by using better slaughter and meat processing methods (Fritzson and Berntsson 2006). Rational meat eating is definitely a viable
option. Toward Rational Meat Eating
We could produce globally several hundred millions of tons of meat without ever-larger
confined animal feeding operations (CAFOs), without turning any herbivores into cannibalistic
carnivores, without devoting large shares of arable land to monocropping that produces
animal feed and without subjecting many grasslands to damaging overgrazing – and a single hamburger
patty does not have to contain meat from several countries, not just from several cows. And
there is definitely nothing desirable to aim for ever higher meat intakes: we could secure
adequate meat supply for all of today’s humanity with production methods whose energy
and feed costs and whose environmental impacts would be only a fraction of today’s consequences. Meat consumption is a part of our evolutionary
heritage; meat production has been a major component of modern food systems; carnivory
should remain, within limits, an important component of a civilization that finally must
learn how to maintain the integrity of its only biosphere. The most obvious path toward more rational
meat production is to improve efficiencies of many of its constituent processes and hence
reduce waste and minimize many undesirable environmental impacts. As any large-scale
human endeavor, meat production is accompanied by a great deal of waste and inefficiency,
and while he have come close to optimizing some aspects of the modern meat industry,
we have a long way to go before making the entire enterprise more acceptable. And, unlike
in other forms of food production, there is an added imperative: because meat production
involves breeding, confinement, feeding, transportation and killing of highly evolved living organisms
able to experience pain and fear, it is also accompanied by a great deal of unnecessary
suffering that should be eliminated as much as possible. Opportunities to do better on all of these
counts abound, and some are neither costly nor complicated: excellent examples range
from preventing the stocking densities of pastured animals from surpassing grassland’s
long-term carrying capacity to better designs for moving cattle around slaughterhouses without
fear and panic. There is no shortage of prescriptions to increase global agricultural production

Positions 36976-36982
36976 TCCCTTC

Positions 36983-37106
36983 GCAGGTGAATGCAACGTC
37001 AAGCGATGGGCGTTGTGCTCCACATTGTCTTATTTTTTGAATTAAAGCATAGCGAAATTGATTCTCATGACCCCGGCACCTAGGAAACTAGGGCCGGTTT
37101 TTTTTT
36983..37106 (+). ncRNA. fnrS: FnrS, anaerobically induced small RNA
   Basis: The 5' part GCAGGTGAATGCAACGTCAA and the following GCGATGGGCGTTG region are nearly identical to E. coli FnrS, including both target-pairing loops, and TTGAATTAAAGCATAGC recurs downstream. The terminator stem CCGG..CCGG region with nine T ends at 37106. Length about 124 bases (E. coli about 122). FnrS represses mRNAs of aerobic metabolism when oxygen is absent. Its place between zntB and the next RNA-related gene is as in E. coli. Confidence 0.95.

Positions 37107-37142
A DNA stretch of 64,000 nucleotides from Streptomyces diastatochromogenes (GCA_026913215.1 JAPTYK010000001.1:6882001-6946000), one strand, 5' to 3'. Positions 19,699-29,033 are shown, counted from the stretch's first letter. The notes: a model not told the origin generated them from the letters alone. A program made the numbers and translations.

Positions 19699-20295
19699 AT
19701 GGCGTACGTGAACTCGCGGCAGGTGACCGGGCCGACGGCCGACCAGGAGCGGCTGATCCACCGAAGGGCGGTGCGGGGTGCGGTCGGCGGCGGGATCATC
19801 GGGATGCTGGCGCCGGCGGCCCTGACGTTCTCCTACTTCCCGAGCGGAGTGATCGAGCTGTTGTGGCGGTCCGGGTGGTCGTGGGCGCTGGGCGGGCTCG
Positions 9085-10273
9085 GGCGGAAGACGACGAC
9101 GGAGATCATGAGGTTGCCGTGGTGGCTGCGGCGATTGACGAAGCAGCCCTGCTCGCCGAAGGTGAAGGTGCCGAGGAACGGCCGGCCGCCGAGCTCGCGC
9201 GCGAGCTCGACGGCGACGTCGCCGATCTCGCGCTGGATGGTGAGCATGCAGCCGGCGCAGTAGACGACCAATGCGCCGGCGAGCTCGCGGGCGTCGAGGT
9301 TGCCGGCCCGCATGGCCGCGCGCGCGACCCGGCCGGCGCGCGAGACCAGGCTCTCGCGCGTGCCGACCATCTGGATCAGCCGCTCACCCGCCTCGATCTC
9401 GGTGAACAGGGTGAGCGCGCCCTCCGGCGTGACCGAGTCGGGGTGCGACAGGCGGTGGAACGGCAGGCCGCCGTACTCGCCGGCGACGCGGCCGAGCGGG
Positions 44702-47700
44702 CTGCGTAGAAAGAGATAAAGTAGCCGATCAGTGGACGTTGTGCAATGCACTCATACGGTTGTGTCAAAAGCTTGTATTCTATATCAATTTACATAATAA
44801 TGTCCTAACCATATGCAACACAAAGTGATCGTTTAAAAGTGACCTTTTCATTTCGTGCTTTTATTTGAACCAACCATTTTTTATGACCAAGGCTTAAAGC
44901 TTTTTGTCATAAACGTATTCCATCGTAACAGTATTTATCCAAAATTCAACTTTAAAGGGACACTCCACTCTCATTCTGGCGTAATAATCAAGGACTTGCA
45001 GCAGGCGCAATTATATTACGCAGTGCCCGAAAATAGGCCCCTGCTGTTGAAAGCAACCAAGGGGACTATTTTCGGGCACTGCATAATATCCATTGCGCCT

with the maintenance of well-functioning biosphere or, as many of my colleagues would say, to
develop sustainable food production while freezing agriculture’s environmental footprint
of food (Clay 2011) – or even shrinking it dramatically (Foley et al. 2011). The two key components in the category of
improvements are the effort to close yield gaps due to poor management rather than to
inferior environmental limitations and to maximize the efficiency with which the key
resources are used in agricultural production. Claims regarding the closing of the yield
gaps must be handled very carefully as there are simply too many technical, managerial,
social and political obstacles in the way of replicating Iowa corn yield throughout
Asia, to say nothing about most of sub-Saharan Africa, during the coming generations. Africa’s
average corn yield rose by 40% between 1985 and 2010 to 2.1 /ha, far behind the European
mean of 6.1 and the US average of 9.6 /ha, but even if it were double during the next
25 years to 4.2 /ha, the continent’s continuing rapid growth would reduce it to no more than
about 35% gain in per capita terms. Asian prospects for boosting the yields are better,
but in many densely populated parts of that continent, such yields might be greatly reduced,
even negated by the loss of arable land to continuing rapid urbanization and industrialization. At the same time, there does not appear to
be anything in the foreseeable future that could fundamentally change today’s practices
of growing livestock for meat. Indeed, many arguments can be made that after half a century
of focused breeding, accelerated maturation of animals and improvements in feed conversion,
these advances have gone too far and are now detrimental to the well-being of animals and
to the quality of the food chain and have raised environmental burdens of meat production
to an unprecedented level that should not be tolerated in the future. And neither the
expanded aquaculture nor plant-based meat imitations will claim large shares of the
global market anytime soon, and cultured meat will remain (for a variety of reasons) an
oddity for a long time to come. Consequently, it is very unlikely that the
undoubted, continuing (and possibly even slightly accelerating) positive impact of the combination
of higher productivities, reduced waste, better management and alternative protein supplies
would make up for additional negative impacts engendered by rising meat production and that
there would be discernible net worldwide improvement: the circle of reduced environmental impacts
cannot be squared solely by more efficient production. At the same time, the notion that
an ideal form of food production operating with a minimal environmental impact should
exclude meat – nothing less than enacting “vegetarian imperative” (Saxena 2011)
on a global scale – does not make sense. This is because both grasslands and croplands
produce plenty of phytomass that is not digestible by humans and that would be, if not regularly
harvested, simply wasted and left to decay. In addition, processing of crops to produce
milled grains, plant oils and other widely consumed foodstuffs generates a large volume
of by-products that make (as described in Chapter 4) perfect animal feeds. Rice milling
strips typically 30% of the grain’s outermost layers, wheat milling takes away about 15%:
what would we do with about 300 Mt of these grain milling residues, with roughly the same
mass of protein-rich oil cakes left after extraction of oil (in most species accounts
for only 20–25% of oilseed phytomass), and also with the by-products of ethanol (distillers
grain) and dairy industries (whey), waste from fruit and vegetable canning (leaves,
peels), and citrus rinds and pulp? They would have to be incinerated, composted
or simply left to rot if they were not converted to meat (or milk, eggs and aquacultured seafood).